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How Do I Talk to My Daughter About Her Period?

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Yes, talking about periods is a difficult conversation, but your daughter’s body is going to go through significant changes once she enters puberty. Remember how difficult it was for you? There’s no reason to be embarrassed about opening the doors of communication with your preteen, and Eagles Landing OB/GYN can guide you through the discussion of her impending menstrual cycle.

When to Open the Discussion

There isn’t a set rule as to when to discuss a period with your daughter. In fact, in most cases, children unintentionally open the door. Your daughter might see you purchase feminine products in the store and ask what you’re buying, or she may walk in on you when you’re changing your pad or tampon. Don’t be shy – no matter her age. If she’s young, you can simply explain that this is normal for women and she, too, will one day have a monthly period. That your body prepares itself each month to have a baby and if you don’t get pregnant, the blood flows out of your vagina. Assure her you are not hurt; this is normal.

If your daughter doesn’t ask or a door is not opened to tell her when she’s quite young, most medical professionals recommend talking with your child about puberty when they reach six or seven years old. This might seem as if it’s too young, but kids have the ability to comprehend puberty at this age. Another thing you can take into account is when you began to develop and got your first period. If, for example, you began to develop at age 10, talk with your daughter prior to her tenth year. She has your DNA, and chances are her puberty will mimic yours.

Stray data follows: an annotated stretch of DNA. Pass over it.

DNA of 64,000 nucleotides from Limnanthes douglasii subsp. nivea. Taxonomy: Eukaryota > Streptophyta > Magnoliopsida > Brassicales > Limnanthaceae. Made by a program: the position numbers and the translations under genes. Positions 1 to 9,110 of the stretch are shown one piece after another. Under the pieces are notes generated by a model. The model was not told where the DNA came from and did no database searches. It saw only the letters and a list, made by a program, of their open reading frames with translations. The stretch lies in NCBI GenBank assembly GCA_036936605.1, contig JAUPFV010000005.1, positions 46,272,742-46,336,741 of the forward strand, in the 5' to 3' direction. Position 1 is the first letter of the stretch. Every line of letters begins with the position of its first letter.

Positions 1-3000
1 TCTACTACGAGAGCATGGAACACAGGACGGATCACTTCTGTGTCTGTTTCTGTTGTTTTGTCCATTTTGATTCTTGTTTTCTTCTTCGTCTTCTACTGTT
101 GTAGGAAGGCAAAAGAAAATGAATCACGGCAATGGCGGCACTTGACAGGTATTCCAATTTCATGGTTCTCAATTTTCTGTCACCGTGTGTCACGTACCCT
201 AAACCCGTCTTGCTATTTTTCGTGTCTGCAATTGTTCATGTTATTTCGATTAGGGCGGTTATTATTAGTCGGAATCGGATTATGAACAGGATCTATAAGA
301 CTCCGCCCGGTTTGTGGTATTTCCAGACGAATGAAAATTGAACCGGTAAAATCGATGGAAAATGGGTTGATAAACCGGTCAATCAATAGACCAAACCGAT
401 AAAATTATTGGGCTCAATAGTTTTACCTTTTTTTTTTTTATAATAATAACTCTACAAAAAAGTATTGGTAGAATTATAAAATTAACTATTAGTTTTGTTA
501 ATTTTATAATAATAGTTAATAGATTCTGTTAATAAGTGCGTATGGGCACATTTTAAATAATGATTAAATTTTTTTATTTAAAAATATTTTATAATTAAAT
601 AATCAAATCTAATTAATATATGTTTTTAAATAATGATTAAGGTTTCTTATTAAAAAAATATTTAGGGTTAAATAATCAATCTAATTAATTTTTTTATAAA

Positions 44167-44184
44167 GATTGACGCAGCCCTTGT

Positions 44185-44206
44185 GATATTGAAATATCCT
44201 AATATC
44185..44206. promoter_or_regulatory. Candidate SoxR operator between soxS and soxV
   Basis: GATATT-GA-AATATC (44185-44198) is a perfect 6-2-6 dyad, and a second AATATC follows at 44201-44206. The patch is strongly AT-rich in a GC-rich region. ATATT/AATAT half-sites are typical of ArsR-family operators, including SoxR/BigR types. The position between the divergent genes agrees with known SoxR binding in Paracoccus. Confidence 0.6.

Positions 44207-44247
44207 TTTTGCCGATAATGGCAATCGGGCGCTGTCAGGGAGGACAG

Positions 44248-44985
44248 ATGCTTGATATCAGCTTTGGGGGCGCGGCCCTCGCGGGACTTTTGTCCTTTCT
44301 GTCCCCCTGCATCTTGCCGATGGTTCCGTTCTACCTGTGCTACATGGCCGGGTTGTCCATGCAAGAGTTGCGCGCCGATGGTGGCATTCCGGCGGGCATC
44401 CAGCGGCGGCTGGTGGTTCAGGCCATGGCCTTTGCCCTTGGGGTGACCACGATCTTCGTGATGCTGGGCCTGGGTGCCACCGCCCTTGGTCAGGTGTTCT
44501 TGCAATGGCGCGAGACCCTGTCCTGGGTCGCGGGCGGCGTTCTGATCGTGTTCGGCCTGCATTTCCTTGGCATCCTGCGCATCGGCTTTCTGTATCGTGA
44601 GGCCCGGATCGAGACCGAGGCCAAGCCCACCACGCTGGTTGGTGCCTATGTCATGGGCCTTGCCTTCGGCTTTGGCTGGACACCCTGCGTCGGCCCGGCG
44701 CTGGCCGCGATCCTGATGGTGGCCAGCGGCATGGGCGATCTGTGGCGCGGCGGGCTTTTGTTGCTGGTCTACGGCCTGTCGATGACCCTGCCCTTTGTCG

The Talk Itself

There are several things you should tell your daughter when you open the menstruation discussion. They include:

  • Every girl gets a period and most start menstruating between 10 and 15 years of age.
  • Once your daughter begins to develop breasts, her period should start in about two years.
  • She has a period because her hormones have changed.
  • These hormones (estrogen and progesterone) signal her uterus to grow a lining along its walls.
  • Each month, an egg leaves her ovary and travels down a fallopian tube to settle in the uterus.
  • If the egg is fertilized, it will attach itself to the uterine lining and grow.
  • If it isn’t fertilized, the egg will break down and the lining will shed from the uterine walls.
  • This blood that comes out of the vagina once a month is that broken down lining.

It’s also important to let your daughter know that, at first, her periods may be irregular but they should be every 28 to 30 days once her hormones settle. Depending on your cycle, your daughter should expect to have her monthly menstruation last anywhere from five to seven days, although the average is five days. It’s also wise to open the discussion on sex and pregnancy at this time because it ties in with the talk about a fertilized versus unfertilized egg.

If you are still uncomfortable discussing puberty and menstruation with your daughter, set up an appointment with Eagles Landing OB/GYN. We are located in Stockbridge, GA, and you can reach us at 770-474-1919.

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